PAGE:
4. I run CCleaner on my pc once a week, as well as defraggler. These clears up my browsing history and optimizes my pc. Thank you for sharing.

    1. Just like you Kevin I am using CCleaner to do the dirty job. Running it every 2-3 days. Don’t like to store sensitive data on my PC.

  5. Hi Mitch! I always delete my browsing history every week. And I feel like it, either I would use the incognito window for Chrome or private browsing for Firefox just to make sure.

    1. Erica, I use Firefox, and I’ve thought about using the private browsing thing, except it doesn’t save cookies, even when you don’t close the browser. So I just deal with that part of it.

  6. I do keep my browser history for more than 2 or 3 days. Mainly for the same reason your wife does: I cant always remember the site I have browsed, and prefer my bookmarks not too cluttered. On the privacy thing, I always assumed your ISP kept logs of the sites you browsed.

    1. Richard, ISPs do save stuff, but by law the government can’t ask for that stuff unless they’re given a real reason for it, and one of those reasons would be that they found stuff on one’s computer. But that’s not even the issue; it’s more those bad guys who have found ways to get into people’s browsers, those that don’t have enough protection up front, and steal that information, including passwords.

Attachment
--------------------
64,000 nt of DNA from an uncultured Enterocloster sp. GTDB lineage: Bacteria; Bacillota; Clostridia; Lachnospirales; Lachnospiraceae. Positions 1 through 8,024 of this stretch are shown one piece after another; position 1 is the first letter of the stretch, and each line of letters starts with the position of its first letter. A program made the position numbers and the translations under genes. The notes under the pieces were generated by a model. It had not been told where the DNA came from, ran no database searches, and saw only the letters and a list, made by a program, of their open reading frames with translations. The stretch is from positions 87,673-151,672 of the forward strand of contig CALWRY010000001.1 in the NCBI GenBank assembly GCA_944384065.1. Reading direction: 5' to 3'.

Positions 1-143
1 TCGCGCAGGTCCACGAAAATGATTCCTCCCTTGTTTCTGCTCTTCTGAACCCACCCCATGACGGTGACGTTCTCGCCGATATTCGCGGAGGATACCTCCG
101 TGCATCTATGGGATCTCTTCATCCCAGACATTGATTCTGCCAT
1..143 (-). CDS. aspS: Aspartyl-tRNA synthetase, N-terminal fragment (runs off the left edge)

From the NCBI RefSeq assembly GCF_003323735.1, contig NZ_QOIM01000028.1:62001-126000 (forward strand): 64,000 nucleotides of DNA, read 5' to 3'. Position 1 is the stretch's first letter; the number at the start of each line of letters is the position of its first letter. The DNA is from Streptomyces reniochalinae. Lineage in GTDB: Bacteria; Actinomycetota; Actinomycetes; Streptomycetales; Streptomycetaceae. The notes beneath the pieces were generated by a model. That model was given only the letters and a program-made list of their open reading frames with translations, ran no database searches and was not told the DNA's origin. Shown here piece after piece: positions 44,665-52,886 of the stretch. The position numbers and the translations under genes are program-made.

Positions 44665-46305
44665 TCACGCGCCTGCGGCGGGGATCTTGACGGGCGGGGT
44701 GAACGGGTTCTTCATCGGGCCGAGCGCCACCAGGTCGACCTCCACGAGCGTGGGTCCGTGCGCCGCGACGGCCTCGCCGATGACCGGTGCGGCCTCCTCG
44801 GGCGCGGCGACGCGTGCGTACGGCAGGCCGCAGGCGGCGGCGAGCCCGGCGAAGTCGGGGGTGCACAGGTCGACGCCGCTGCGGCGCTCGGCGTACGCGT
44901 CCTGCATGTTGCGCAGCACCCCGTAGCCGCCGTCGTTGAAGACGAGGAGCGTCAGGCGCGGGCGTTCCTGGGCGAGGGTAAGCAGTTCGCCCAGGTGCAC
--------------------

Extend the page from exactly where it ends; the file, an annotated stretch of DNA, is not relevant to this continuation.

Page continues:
7. I delete history regularly but for a different reason: I’ve found that it slows down the browser when there’s too much there!

    1. That’s interesting Val. Then again, have you checked to see what your cache amount is set for? It might be too high; mine is set at 500 MB, but some people have it set to over a GB.

      1. Mine’s quite low. However, it’s not just history that’s the problem, I’m addicted to bookmarking!

  8. This is a good idea, I realized like you that I don’t need my browsing history more then 24 hours, I just checked Chrome’s setting and apparently there is no such option to delete my history after 24 hours. I have to do it manually, and being the lazy guy that I am, I’m not gonna do it…
    On there hand I really don’t care if someone finds my browser history…

  9. I’m obsessed with freeing up space on my computers so I am always deleting unneeded programs and erasing my browser history.

    When friends and family bring their PCs and laptops to me for fixing I always spend a good hour or so freeing up space and can easily removed over 2gb of crap.